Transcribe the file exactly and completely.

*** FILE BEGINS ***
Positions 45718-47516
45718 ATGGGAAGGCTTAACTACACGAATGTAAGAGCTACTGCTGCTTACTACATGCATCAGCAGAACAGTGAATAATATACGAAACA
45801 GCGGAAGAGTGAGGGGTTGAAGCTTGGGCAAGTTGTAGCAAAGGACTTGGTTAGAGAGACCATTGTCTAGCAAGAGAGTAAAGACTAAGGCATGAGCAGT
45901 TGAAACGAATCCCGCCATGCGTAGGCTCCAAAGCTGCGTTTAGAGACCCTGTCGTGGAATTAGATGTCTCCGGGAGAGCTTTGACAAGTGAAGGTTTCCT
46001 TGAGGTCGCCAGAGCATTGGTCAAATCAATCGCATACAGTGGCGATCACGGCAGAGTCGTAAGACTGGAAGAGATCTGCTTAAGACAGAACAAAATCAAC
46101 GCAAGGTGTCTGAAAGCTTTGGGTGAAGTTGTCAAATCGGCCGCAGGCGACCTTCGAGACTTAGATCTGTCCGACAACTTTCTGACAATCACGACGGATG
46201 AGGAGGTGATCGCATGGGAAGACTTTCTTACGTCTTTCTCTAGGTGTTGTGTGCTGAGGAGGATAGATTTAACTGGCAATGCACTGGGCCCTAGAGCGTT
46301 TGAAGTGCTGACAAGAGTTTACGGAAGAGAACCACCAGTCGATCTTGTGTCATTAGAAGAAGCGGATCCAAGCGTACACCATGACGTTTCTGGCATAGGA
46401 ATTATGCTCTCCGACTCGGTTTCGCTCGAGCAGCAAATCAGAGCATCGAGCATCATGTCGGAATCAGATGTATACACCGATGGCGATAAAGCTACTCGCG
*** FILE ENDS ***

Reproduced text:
Positions 45718-47516
45718 ATGGGAAGGCTTAACTACACGAATGTAAGAGCTACTGCTGCTTACTACATGCATCAGCAGAACAGTGAATAATATACGAAACA
45801 GCGGAAGAGTGAGGGGTTGAAGCTTGGGCAAGTTGTAGCAAAGGACTTGGTTAGAGAGACCATTGTCTAGCAAGAGAGTAAAGACTAAGGCATGAGCAGT
45901 TGAAACGAATCCCGCCATGCGTAGGCTCCAAAGCTGCGTTTAGAGACCCTGTCGTGGAATTAGATGTCTCCGGGAGAGCTTTGACAAGTGAAGGTTTCCT
46001 TGAGGTCGCCAGAGCATTGGTCAAATCAATCGCATACAGTGGCGATCACGGCAGAGTCGTAAGACTGGAAGAGATCTGCTTAAGACAGAACAAAATCAAC
46101 GCAAGGTGTCTGAAAGCTTTGGGTGAAGTTGTCAAATCGGCCGCAGGCGACCTTCGAGACTTAGATCTGTCCGACAACTTTCTGACAATCACGACGGATG
46201 AGGAGGTGATCGCATGGGAAGACTTTCTTACGTCTTTCTCTAGGTGTTGTGTGCTGAGGAGGATAGATTTAACTGGCAATGCACTGGGCCCTAGAGCGTT
46301 TGAAGTGCTGACAAGAGTTTACGGAAGAGAACCACCAGTCGATCTTGTGTCATTAGAAGAAGCGGATCCAAGCGTACACCATGACGTTTCTGGCATAGGA
46401 ATTATGCTCTCCGACTCGGTTTCGCTCGAGCAGCAAATCAGAGCATCGAGCATCATGTCGGAATCAGATGTATACACCGATGGCGATAAAGCTACTCGCG